Allegations Spur Shock at St. Joe's
Parishoners Believe the Rev. Patrick Barrett's Word, Hope He Is Exonerated
By Lori Hall Steele
Traverse City Record-Eagle
June 4, 2002
Traverse City — One woman on Old Mission Peninsula couldn't sleep all night after hearing that her parish priest, the Rev. Patrick Barrett, had been placed on administrative leave due to allegations of sexual misconduct 30 years ago.
Others expressed shock, dismay and disbelief Monday over accusations that have disrupted a third northern Michigan parish since the crisis in the Roman Catholic church began earlier this year. Barrett denied the allegations in a letter to parishioners distributed in a church bulletin over the weekend.
"I have absolutely no knowledge of any abuse at any time. Nothing," Barrett wrote. "Such abuse is abhorrent. It is disgusting. I could not admit to any guilt and I feel whole and healthy within myself that it never happened."
Long-time parishioner Verna Bartnick said the situation among Catholic clergy is becoming "a little bit like the Salem witch hunt."
"In this particular case, there is a sense of bewilderment and anger," said Bartnick, owner of Old Mission Tavern and Bella Galleria. "I don't think anyone there really believes the accusations."
Bartnick questioned motivations behind the accusation and said she believes Barrett, "but there's such pressure on the church right now. We're supposed to be innocent until proven guilty, and he's denied he's guilty." Pedophiles, she said, tend to repeat their crimes.
"How could he have such a clean record within the parish for 30 years?" she asked.
Mike Dakoske, 52, a Traverse City banker and 20-year parish member, said Barrett has "always conducted himself as a well-qualified religious professional who's always done a fine job."
"It's my hope he's exonerated and gets back where he belongs, which is at St. Joe's," Dakoske said. "These are tough times for the church in general, but it's almost taking on hysterical proportions."
Barrett could not be reached for comment Monday. The Diocese of Gaylord announced Sunday that Barrett had been placed on administrative leave from St. Joseph Catholic Church in Mapleton, on Old Mission Peninsula, while church officials investigate the allegation.
An adult recently contacted Bishop Patrick Cooney alleging that Barrett was involved in sexual misconduct some 30 years ago, while the alleged victim was still a minor. The activity reportedly occurred outside the 21-county northern Michigan diocese.
The Diocesan Misconduct Commission deemed the information credible and warranting further investigation, prompting the leave of absence. Diocesan officials have declined to reveal additional information about the allegations against Barrett to protect the privacy of those involved.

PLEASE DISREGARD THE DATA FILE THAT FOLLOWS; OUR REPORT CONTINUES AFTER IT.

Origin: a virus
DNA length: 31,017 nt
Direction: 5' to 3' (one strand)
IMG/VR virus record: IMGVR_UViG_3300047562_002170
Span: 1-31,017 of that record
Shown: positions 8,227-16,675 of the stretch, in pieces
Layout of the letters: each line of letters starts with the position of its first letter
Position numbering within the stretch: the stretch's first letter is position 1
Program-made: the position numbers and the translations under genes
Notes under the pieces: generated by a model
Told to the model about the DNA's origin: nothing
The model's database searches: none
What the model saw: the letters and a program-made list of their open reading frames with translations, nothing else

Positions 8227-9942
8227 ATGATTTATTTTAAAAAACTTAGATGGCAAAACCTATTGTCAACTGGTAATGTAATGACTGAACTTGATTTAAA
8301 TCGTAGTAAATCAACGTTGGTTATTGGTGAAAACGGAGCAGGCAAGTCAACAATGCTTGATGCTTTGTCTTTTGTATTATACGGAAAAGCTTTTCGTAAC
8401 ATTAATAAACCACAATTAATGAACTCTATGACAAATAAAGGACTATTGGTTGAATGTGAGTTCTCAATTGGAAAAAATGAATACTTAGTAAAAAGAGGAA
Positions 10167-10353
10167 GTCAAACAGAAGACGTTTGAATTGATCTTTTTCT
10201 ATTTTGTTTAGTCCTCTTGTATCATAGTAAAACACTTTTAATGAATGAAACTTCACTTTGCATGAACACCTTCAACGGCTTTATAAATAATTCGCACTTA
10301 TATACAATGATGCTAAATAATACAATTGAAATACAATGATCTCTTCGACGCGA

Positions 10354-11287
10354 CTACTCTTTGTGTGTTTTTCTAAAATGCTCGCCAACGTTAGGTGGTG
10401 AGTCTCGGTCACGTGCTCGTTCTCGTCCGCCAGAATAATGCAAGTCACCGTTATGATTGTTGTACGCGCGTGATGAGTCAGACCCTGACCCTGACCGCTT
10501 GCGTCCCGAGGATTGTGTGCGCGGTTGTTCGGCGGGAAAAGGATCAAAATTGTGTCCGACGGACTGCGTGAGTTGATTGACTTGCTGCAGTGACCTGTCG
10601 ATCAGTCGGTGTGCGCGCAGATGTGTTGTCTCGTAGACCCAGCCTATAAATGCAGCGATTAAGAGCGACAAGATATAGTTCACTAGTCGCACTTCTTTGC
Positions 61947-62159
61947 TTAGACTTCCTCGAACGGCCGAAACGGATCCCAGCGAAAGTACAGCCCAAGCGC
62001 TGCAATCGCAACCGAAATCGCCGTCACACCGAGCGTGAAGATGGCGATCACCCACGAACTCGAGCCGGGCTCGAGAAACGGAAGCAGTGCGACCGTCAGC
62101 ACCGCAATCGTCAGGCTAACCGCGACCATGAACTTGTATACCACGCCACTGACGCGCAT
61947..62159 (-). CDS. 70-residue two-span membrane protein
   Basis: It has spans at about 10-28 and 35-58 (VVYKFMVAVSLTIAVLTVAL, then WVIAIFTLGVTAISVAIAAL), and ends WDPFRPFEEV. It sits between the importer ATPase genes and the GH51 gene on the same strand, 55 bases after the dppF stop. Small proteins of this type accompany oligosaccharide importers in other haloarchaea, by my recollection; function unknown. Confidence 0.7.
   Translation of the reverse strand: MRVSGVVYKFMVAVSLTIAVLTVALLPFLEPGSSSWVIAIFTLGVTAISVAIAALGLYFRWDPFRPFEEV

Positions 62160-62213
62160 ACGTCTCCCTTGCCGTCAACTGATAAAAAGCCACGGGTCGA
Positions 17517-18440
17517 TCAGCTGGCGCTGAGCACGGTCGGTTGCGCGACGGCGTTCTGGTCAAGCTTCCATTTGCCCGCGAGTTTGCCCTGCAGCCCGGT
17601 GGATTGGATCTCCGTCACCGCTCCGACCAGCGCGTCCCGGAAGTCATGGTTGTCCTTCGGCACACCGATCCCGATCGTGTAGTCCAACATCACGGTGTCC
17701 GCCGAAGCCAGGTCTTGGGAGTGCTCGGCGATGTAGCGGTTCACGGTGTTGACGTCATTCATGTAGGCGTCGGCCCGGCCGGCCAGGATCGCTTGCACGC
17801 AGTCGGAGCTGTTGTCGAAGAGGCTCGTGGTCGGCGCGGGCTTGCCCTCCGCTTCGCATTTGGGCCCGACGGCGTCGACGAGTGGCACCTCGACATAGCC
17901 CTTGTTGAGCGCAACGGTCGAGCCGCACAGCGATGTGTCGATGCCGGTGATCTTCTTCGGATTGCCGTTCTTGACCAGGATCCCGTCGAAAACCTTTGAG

Barrett was ordained in 1959 for the Diocese of Grand Rapids. He became a priest of the Diocese of Gaylord when it was formed in 1971, and he has served mostly in the western diocese, including at St. Francis in Traverse City.
Cooney presided over weekend masses at St. Joseph. He has declined to comment, but in a prepared statement said that the church's "first concern must be for any victim."
"No one should suffer from the evil of abuse and when it does occur, we each need to stand with those who have been victimized and do what we can to assist them on the path to healing," he stated. "At the same time, we must also work to assure that those who are accused are treated with justice and dignity."
When allegations involve clergy members, Cooney said "parishioners too may feel suddenly immersed in a sea of uncertainty" and urged care and compassion for all.
Barrett is the third northern Michigan priest involved in sexual misconduct allegations this year. The Rev. Ron Gronowski in May stepped down from churches in Lake City and Manton after admitting to sexual misconduct with a teen-ager in the 1970s. The Rev. Gerald Shirilla of Alpena earlier was terminated following publicity over accusations that he molested boys and young men while serving years ago in the Archdiocese of Detroit.
"We are saddened that there have been any allegations and do understand how that fact might create a sense of fear, quite naturally," diocese spokeswoman Candace Neff said. "In each of the three cases mentioned, the allegations go back approximately 30 years. We have and will act upon allegations according to our policies.
"At the same time, we must not lose sight of the very real truth that the majority of Catholic priests here and across the country have served faithfully to their call and have dedicated their entire lives to ministering to God's people."
The diocese - home to 82,000 Catholics and 62 active priests - also in appointed a nine-member committee to review existing sexual misconduct and priest-hiring policies, a move lauded by parishioners throughout the region.
At least seven Michigan priests have been removed since Jan. 1 as the national crisis among the Roman Catholic clergy continues.
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